A big week of golf on 3 continents
Joost Luiten better hope his decision to hit one shot at the BMW
Masters doesn’t keep him out of that other ”Masters.”
This is the last big week of tournaments around the world as
players try to finish inside the top 50 to earn an invitation to
Augusta National in April. Luiten is at No. 52 going into the
Nedbank Challenge, but here’s where it gets interesting.
Luiten had a sore shoulder in Shanghai. He had to play two of
three ”Final Series” events on the European Tour to be eligible
for the finale in Dubai. So he chose to hit one shot off the first
tee at Lake Malaren in the BMW Masters and withdraw. He rested his
shoulder for two weeks, played Turkey and then tied for fourth in
However, that added one tournament to his total in the world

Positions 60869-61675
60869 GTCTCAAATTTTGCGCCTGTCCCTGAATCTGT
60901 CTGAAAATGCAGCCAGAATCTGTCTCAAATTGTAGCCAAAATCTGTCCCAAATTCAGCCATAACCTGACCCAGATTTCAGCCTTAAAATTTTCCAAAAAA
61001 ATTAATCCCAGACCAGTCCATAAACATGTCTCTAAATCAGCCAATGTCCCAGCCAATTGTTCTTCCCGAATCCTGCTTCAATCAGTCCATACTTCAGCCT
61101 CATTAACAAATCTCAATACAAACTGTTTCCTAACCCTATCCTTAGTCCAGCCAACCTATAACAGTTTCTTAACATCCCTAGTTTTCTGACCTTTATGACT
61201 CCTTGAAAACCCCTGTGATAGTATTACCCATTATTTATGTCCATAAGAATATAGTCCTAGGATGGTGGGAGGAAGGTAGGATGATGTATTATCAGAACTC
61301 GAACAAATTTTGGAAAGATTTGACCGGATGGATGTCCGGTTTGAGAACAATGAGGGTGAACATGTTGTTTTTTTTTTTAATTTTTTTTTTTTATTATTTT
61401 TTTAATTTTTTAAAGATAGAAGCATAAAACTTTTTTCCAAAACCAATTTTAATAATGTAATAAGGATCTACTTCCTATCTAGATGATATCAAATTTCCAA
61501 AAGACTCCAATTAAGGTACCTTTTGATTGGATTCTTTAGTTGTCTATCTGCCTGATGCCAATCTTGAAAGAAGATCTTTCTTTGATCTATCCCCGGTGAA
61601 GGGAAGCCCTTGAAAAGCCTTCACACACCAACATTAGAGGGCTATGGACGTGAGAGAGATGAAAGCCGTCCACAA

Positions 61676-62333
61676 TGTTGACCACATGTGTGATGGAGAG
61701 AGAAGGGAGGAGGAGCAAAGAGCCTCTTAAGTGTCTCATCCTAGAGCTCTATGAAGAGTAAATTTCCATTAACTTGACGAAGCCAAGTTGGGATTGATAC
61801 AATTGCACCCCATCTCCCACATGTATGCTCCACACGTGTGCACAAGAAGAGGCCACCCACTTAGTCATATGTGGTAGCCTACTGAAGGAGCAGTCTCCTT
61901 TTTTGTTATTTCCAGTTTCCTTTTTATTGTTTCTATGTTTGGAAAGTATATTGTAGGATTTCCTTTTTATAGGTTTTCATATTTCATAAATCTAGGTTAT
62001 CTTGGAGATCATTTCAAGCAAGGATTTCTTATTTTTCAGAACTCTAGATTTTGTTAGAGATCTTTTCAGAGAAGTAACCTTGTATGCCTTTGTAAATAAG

ranking formula. If he had not been required to play the BMW
Masters, Luiten would be at No. 49.
Ultimately, however, his performance will dictate whether he
gets into the Masters. Even though it’s late in the year, the
fields on three continents are packed with good players at the
World Challenge in California, the Hong Kong Open and the Nedbank
Challenge in South Africa.
The strongest field is in California, though it will have no
bearing on the Masters because all 18 players at Sherwood are
already eligible (and all of them are in the top 30).
Miguel Angel Jimenez (No. 48) is playing in Hong Kong, by far
the weakest of the three fields. If he doesn’t play well, the
Spaniard risks being passed in the ranking by Richard Sterne (No.
51) or Luiten in South Africa. Also playing in South Africa are
Gary Woodland (No. 57 but already in the Masters), Kiradech
Aphibarnrat (No. 60) and Peter Uihlein (No. 67).
The final tournament of the year is the Nelson Mandela
Invitational, though the field is expected to be weak. Among those
expected to play are Branden Grace, currently at No. 50.
For the players who don’t quite crack the top 50, Augusta
National takes the top 50 one week before the Masters. Then again,
Geoff Ogilvy missed the top 50 by one shot in Australia at the end
of last year and went backward at the start of a new season.